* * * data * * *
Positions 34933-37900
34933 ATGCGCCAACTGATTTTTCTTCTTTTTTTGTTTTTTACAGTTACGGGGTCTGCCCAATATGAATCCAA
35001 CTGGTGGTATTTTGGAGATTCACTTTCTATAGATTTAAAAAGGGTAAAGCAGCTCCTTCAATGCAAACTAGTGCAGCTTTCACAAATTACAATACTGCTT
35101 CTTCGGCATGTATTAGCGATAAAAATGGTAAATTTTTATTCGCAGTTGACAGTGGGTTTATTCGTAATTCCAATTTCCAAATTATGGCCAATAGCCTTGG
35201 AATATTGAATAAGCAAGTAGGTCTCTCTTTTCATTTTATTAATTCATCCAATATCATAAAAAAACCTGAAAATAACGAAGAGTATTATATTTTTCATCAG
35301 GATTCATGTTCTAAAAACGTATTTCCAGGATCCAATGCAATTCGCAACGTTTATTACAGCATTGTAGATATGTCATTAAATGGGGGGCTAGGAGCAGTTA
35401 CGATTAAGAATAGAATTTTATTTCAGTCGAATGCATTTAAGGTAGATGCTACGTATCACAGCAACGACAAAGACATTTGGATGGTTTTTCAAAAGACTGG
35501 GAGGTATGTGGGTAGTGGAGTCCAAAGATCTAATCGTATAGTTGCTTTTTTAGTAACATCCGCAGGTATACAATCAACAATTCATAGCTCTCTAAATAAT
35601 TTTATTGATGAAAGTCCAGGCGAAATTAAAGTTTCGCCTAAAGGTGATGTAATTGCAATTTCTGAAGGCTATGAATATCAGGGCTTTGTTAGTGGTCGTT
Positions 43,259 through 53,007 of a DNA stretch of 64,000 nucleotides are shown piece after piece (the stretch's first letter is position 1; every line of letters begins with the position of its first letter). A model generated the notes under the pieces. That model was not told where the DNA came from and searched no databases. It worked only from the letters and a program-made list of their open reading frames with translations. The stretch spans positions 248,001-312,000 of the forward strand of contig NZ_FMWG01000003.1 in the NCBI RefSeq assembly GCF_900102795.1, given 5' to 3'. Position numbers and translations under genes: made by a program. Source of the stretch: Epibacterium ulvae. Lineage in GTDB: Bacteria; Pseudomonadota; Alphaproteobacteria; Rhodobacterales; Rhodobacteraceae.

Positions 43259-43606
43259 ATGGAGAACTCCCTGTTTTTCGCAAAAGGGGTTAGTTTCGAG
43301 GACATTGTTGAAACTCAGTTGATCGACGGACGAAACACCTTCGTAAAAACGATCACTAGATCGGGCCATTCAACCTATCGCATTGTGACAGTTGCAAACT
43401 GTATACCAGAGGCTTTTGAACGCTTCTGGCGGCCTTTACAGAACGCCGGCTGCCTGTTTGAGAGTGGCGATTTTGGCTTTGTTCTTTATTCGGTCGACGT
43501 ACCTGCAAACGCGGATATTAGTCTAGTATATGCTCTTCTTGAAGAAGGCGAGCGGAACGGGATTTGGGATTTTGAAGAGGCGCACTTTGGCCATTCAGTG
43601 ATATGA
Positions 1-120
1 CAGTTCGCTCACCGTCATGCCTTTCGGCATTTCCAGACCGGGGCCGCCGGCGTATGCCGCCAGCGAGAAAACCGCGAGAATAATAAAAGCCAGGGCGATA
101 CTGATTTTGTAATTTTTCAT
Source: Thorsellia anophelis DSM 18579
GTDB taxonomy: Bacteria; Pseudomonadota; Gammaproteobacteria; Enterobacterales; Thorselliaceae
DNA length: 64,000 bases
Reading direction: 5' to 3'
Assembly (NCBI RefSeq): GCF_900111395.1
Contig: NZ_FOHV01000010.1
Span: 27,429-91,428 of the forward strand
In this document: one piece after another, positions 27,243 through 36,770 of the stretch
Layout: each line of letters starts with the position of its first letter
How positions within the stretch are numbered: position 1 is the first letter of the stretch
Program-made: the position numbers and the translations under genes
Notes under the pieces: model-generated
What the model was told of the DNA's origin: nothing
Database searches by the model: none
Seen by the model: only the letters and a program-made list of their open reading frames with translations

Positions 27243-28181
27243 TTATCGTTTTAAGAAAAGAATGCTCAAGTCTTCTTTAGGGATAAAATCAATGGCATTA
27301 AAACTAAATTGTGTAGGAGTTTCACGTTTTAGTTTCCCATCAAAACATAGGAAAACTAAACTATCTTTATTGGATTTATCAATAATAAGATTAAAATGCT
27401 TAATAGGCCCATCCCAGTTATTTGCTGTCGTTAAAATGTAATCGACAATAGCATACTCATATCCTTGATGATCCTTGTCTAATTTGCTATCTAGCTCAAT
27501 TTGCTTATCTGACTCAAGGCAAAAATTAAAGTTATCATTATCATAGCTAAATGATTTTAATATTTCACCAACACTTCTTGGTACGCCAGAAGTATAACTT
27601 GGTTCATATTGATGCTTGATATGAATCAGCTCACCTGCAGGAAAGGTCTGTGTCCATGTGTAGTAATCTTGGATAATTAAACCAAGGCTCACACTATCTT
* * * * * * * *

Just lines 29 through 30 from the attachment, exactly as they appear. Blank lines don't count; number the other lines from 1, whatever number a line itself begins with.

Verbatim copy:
How positions within the stretch are numbered: position 1 is the first letter of the stretch
Program-made: the position numbers and the translations under genes